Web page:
In a powerful speech, the former attorney-general condemned the prime minister for blaming the Commons for the crisis while refusing to accept any responsibility herself.
“I have never felt more ashamed to be a member of the Conservative Party or to be asked to lend her support,” Mr Grieve told MPs.
“She spent most of her time castigating the house for its misconduct. At no stage did she pause to consider whether it is, in fact, the way she is leading this government that might be contributing to the situation.”
The pro-EU Tory said he had long considered Ms May to be “a friend”, but added: “I have to say I could have wept – wept to see her reduced to these straits.
“And wept to see the extent to which she was now simply zig-zagging all over the place, instead of standing up for what the national interest must be.”
Unless the prime minister changed course “at the 11th hour and 59th minute”, the UK would “spiral down into oblivion, and the worst part of it all is that we will deserve it”, Mr Grieve added.
The fierce criticism came after Ms May used prime minister’s questions to lay into MPs for twice rejecting her deal – and for threatening to do so a third time.
Explaining why she was not seeking a long Brexit delay, she told the Commons: “The outcome of a long extension would be endless hours and days of this house carrying on contemplating its navel on Europe and failing to address the issues that matter to our constituents.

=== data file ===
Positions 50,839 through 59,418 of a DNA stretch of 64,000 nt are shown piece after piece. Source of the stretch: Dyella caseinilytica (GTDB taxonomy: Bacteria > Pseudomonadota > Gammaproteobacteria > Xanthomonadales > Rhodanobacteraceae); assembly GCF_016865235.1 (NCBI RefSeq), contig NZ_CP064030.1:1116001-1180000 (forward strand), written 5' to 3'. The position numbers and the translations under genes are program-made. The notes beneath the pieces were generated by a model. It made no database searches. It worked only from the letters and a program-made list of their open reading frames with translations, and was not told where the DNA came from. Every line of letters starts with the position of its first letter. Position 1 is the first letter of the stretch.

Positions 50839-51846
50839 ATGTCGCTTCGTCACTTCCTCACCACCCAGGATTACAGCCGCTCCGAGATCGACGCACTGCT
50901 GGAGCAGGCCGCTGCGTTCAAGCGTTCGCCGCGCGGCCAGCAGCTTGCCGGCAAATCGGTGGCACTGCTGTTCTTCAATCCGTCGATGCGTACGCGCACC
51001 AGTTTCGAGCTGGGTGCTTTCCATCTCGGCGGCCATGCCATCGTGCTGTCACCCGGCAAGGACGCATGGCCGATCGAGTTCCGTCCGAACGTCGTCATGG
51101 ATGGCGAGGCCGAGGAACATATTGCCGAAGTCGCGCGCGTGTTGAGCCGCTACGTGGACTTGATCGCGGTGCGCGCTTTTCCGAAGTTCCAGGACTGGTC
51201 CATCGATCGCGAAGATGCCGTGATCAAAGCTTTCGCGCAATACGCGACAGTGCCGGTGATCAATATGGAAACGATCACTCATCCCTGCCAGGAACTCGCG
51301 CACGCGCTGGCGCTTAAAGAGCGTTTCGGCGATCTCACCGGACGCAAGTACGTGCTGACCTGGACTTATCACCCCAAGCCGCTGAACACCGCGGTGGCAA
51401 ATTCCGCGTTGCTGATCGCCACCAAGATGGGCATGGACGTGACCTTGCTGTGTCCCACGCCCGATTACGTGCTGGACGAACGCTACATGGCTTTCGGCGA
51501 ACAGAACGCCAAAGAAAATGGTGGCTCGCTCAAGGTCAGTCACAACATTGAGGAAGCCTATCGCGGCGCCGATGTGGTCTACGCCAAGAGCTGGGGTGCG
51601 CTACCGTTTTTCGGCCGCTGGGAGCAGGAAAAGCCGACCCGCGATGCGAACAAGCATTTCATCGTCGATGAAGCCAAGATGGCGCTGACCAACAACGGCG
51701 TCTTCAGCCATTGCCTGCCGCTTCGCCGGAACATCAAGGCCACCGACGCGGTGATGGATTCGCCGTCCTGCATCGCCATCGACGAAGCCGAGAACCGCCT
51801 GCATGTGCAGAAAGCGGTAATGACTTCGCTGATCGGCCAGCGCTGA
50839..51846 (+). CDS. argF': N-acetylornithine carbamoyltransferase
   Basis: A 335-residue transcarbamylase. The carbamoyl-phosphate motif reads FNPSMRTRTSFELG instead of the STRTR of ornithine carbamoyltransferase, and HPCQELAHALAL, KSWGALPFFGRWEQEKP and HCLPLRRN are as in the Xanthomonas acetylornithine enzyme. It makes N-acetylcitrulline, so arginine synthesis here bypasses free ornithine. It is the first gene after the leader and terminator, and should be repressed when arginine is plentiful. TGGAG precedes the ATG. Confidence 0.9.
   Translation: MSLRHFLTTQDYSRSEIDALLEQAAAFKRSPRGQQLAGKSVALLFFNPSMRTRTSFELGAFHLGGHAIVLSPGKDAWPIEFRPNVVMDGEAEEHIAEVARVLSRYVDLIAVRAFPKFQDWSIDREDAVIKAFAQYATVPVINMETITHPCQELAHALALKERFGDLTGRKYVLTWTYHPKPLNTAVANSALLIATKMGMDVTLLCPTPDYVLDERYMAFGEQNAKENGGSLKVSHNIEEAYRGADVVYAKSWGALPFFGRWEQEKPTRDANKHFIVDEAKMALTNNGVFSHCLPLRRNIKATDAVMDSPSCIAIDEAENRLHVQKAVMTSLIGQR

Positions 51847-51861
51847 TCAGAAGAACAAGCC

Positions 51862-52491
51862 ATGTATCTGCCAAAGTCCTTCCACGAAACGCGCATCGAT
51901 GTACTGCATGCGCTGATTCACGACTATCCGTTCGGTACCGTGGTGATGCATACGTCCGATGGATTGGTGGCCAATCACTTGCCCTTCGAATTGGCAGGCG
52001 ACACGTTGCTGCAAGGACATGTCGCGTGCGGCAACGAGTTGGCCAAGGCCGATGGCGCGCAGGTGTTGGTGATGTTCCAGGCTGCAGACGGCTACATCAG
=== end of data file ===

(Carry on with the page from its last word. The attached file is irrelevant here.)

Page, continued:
“This house has indulged itself on Europe for too long. It’s time for this house to determine that it will deliver on Brexit for the British people.
“That’s what the British people deserve. They deserve better than what this house has given them so far.”
The comments came during a stormy prime minister’s questions, during which MPs lined up to attack Ms May’s plan to ask the EU for only a short extension to the Article 50 process.
She was bombarded with criticism that a short delay – even if granted – would achieve nothing, given the logjam at Westminster.
It was pointed out that the decision flew in the face of the motion, passed by MPs last week, for a long delay if – as has happened – the government was still unable to pass its agreement.
The deal now looks even more doomed, because Brexiteer MPs are even less likely to abandon their opposition with the threat of a long extension evaporating.
Furthermore, speaker John Bercow has warned he will not even allow a third meaningful vote unless the proposal before MPs has “significantly changed”, which the EU has ruled out.
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